We walked down to the river Kaveri, flowing unmindful of the inter-state row over her waters. We got seated on a coracle, adrift on the green waters, gauging the mood of the river and our pristine surroundings.  ‘Sir, apart from this beauty, Coorg is gifted with a very rich history’ our guide explained.

On insisting he tell us the more, he said, ‘The Kodavas are an ancient, warlike tribe, said variously to be descendants of Indo-Scythian or Indo-Greek  invaders or migrating Kurds or Persians, and their rulers, the Haleri Rajas, were exiled by the British, who inducted the Kodavas into their army and gifted coffee to Coorg.

The first coffee estate was established way back in the 1850s by an Englishman John Frawler. Along with coffee, pepper abounds here, the vines climbing in the shade of large trees, and it is considered to be the best in the world. Neither Tipu Sultan nor the British could truly conquer this land,’ he added proudly.

Kodavas have a distinctive dress, the men wearing wraparound robes called the Kupya on ceremonial occasions and the women a distinctive style of sari, with the pleats at the back and the loose end pinned at the right shoulder. They carrying ceremonial knives and have distinctive martial war dances. Coorg has a long history of battles; the Madikeri fort is a living testimony to that.

Built first as a mud fort by Mudduraja in the last quarter of the 17th century, it was later rebuilt in granite by Tipu Sultan who named the site as Jaffarabad.  In the north-east corner at the entrance, are two life size masonry elephants and a church is present in the south-east corner.

Our last Kodava dinner by the lake under a bright, starry sky was waiting for us: a luxuriant setting created by candles, moonlight and the sound of silence. Coorg is rejuvenation guaranteed. The next day we took away packs of the aroma-rich Coorg coffee and sweet memories of the mist-laden green hills but left our hearts behind forever.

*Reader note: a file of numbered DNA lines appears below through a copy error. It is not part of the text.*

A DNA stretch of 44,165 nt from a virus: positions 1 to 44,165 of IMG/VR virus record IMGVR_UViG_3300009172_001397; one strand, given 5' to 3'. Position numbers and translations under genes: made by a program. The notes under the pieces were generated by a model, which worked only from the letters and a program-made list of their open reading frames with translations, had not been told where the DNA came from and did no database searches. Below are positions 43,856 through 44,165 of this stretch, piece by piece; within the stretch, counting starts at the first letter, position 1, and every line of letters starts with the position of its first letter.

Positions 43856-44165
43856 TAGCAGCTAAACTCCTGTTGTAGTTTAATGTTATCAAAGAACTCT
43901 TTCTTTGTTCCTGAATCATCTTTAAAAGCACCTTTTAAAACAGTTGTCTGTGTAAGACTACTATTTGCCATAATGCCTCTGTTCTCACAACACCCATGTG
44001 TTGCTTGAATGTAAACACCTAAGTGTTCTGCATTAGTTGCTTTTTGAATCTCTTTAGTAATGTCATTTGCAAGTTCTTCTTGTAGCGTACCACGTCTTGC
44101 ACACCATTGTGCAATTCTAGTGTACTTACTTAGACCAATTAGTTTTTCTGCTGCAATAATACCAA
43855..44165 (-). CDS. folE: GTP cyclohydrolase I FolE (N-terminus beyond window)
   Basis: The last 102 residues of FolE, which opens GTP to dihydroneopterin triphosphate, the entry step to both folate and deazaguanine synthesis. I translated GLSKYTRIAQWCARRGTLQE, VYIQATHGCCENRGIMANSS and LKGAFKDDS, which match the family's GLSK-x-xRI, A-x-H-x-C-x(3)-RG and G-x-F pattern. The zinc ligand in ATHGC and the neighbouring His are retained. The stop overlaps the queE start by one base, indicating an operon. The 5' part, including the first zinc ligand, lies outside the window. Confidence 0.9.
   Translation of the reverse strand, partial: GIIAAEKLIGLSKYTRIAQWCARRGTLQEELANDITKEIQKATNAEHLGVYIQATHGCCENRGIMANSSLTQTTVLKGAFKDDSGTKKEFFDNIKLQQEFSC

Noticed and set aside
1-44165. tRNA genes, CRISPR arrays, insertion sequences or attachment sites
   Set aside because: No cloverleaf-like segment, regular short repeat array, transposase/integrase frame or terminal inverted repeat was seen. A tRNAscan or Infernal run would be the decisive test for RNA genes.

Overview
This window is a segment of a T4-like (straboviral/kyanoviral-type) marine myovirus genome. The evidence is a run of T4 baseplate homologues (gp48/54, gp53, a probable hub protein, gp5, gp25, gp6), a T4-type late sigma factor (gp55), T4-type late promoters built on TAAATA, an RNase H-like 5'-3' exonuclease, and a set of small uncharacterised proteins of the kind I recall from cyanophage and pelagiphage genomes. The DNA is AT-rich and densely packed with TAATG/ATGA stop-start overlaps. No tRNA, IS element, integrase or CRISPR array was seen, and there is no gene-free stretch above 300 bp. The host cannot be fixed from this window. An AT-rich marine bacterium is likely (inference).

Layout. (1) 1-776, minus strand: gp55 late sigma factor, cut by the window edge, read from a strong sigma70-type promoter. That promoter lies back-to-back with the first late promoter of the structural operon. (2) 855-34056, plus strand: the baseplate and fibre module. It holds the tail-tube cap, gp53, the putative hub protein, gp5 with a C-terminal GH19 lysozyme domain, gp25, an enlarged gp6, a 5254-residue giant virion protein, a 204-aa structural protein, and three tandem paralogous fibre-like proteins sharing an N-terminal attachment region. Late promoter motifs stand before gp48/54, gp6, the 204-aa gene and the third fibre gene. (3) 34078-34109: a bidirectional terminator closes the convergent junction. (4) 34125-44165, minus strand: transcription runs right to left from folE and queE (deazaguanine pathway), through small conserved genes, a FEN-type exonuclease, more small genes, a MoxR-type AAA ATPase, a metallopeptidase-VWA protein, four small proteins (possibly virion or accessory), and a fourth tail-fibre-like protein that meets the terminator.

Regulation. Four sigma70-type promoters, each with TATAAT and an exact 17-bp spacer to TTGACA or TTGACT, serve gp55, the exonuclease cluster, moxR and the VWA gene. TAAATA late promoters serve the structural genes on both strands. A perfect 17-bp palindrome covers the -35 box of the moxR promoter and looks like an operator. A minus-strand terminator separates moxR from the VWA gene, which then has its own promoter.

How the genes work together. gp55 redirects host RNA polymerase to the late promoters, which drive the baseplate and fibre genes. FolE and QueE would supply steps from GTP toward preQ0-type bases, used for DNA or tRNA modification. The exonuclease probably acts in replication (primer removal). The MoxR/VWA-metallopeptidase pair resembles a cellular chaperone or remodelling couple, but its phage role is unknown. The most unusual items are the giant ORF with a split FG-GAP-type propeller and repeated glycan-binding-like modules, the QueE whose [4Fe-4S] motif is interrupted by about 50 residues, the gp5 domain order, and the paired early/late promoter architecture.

How to reach
Madikeri is the nearest bus station. There are frequent buses available from Mysore, Mangalore and Bangalore to Coorg. Coorg is just five hours drive from Bangalore and three hours from Mysore and Mangalore.

Budget hotels available in Coorg include Caveri Residency, Hotel Cauvery, Hotel Chitra and Fort Mercara, located 500 mts from Raja’s seat and offering beautiful views. For luxury, try Kadkani, an ultra luxurious retreat set in a dale amid silent forests by the Cauvery River; Vivanta by Taj, built across 180 acres of misty rainforest; Golden Mist, one of Coorg’s finest plantation stays, with a 26-acre property of rice paddies, tea, coffee and spice plantations; the snug, earth-coloured cottages at the Alath-Cad Estate Bungalow, set in a coffee plantation; Coorg Planters’ Camp, an eco-resort in Kirudale featuring tented accommodation; Misty Woods, immediately uphill from Nalakunad Palace near Kakkabe; Orange County resort, a 300-acre coffee plantation; Bamboo Loft; Palace Estate; or Green Hills Estate, a quaint planter’s bungalow.

Hotel Mayura Valley View, on a secluded hilltop past Raja’s Seat, is a government hotel and one of Madikeri’s best, with large bright rooms and fantastic valley views from its restaurant-bar with terrace. Or try heritage homestays like Gowri  Nivas, School Estate and Java Mane, wildlife lodges like Elephant Corridor and Kalmane, hilly escapes like Kabbe Holidays and Honey Valley, riverside getaways like Sand Banks Polaycad Bungalow and Silver Brook.

To Do
Head to Valanor a backwater of the river Kaveri, for some adventure sports or tee off in any of the pristine links in Coorg. You can go out and discover the amazing waterfalls where famous Bollywood films have been shot – the Abbey falls, Mukkodlu, Mallali, Irpu and Chelavara Falls. Other falls are deep inside the forest. A day visit to Dubare Reserve or Nagarhole National park is also a nice idea. You can also just sit around and watch the fog rolling by.